The Case of the Four and Twenty Blackbirds by Neil Gaiman (1984)
Tuesday’s Tale of Mystery, Reading Fiction Blog
November 7, 2017
Four and twenty blackbirds baked in a pie. You remember that nursery rhyme known as Sing a Song of Sixpence by Mother Goose? The king is in the counting house, the queen is in the parlor and that sorry maid is hanging out the clothes and lost her nose.
Come meet Jack Horner, a private dick (Raymond Chandler influence going on here) and a murder victim named Dumpty. Dumpty’s sister, Jill (Jack and Jill), wants to find the murderer and hires Horner.
I sat in my office, nursing a glass of hooch and idly cleaning my automatic. Outside the rain fell steadily, like it seems to do most of the time in our fair city, whatever the tourist board says. Hell, I didn’t care. I’m not on the tourist board. I’m a private dick, and one of the best, although you wouldn’t have known it; the office was crumbling, the rent was unpaid and the hooch was my last.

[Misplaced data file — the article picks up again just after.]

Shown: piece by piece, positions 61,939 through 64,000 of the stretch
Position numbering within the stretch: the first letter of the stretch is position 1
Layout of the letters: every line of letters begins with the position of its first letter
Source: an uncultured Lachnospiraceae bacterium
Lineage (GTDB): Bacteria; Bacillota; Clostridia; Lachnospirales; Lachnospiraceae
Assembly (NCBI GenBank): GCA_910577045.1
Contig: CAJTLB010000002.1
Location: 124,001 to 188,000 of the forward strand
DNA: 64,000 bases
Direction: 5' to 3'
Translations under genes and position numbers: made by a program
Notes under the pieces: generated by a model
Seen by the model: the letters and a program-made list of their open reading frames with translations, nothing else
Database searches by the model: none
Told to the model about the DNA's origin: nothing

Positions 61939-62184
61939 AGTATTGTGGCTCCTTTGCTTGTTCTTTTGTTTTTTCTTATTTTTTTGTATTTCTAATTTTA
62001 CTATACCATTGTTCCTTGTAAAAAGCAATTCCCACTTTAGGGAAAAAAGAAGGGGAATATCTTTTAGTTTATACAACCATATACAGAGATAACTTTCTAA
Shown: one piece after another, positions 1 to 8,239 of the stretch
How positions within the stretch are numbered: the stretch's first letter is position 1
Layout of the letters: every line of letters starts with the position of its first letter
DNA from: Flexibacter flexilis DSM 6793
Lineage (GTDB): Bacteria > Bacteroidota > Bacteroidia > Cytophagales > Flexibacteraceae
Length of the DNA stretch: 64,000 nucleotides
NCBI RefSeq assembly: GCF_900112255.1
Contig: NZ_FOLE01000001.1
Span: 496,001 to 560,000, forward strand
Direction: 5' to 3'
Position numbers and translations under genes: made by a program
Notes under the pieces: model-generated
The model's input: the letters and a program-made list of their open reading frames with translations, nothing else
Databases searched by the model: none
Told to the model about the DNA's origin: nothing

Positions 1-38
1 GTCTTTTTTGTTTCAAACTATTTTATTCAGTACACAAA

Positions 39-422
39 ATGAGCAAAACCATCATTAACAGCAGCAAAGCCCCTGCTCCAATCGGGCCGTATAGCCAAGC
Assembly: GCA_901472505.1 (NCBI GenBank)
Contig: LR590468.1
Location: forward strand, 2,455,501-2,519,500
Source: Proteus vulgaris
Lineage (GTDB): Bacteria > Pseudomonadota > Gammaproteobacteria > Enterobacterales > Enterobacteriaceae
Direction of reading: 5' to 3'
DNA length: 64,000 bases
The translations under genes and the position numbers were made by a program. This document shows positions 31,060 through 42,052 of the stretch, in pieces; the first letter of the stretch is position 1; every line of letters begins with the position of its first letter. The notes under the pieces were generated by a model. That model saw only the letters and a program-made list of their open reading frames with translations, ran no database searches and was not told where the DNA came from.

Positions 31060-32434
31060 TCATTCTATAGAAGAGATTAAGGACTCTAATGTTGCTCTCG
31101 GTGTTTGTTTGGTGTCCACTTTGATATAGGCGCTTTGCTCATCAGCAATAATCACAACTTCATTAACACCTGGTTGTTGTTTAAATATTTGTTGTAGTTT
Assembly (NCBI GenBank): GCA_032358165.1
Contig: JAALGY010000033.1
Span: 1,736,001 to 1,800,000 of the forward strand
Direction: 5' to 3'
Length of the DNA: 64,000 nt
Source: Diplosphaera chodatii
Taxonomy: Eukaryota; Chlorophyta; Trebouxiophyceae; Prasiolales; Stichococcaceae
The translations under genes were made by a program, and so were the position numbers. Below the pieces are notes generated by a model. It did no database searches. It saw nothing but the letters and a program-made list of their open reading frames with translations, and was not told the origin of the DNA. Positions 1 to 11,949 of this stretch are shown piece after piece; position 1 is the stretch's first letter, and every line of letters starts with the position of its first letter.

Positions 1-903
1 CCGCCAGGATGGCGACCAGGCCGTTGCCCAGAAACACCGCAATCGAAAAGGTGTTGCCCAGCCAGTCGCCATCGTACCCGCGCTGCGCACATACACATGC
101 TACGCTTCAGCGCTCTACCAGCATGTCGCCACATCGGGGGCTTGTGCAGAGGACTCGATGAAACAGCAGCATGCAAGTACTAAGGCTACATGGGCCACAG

This is not your usual short story. Neil Gaiman’s use of nursery rhyme characters, tongue-in-cheek clichés, and the bizarre is beyond amusing. I liked his little twists and intrigue. Gaiman wrote this clever short when he was just 24 years old. This mix of noir, murder, and a delicious dark ending is a thoroughly entertaining 25-minute read.
Neil Gaiman’s books and stories have been honored with 4 Hugos, 2 Nebulas, 1 World Fantasy Award, 4 Bram Stoker Awards, 6 Locus Awards, 2 British SF Awards, 1 British Fantasy Award, 3 Geffens, 1 International Horror Guild Award and 2 Mythopoeic Awards.
Read the short story at Neilgaiman.com
Listen to the audio (26 minutes) on YouTube.com.
And here’s a real treat. Listen to the musical version (13 minutes) of The Case of the Four and Twenty Blackbirds, producted by BMI Musical Theater Workshop. Music by Cheeyoung Kim/ Words by Tony Oblen.
Pretty cool! Click here:
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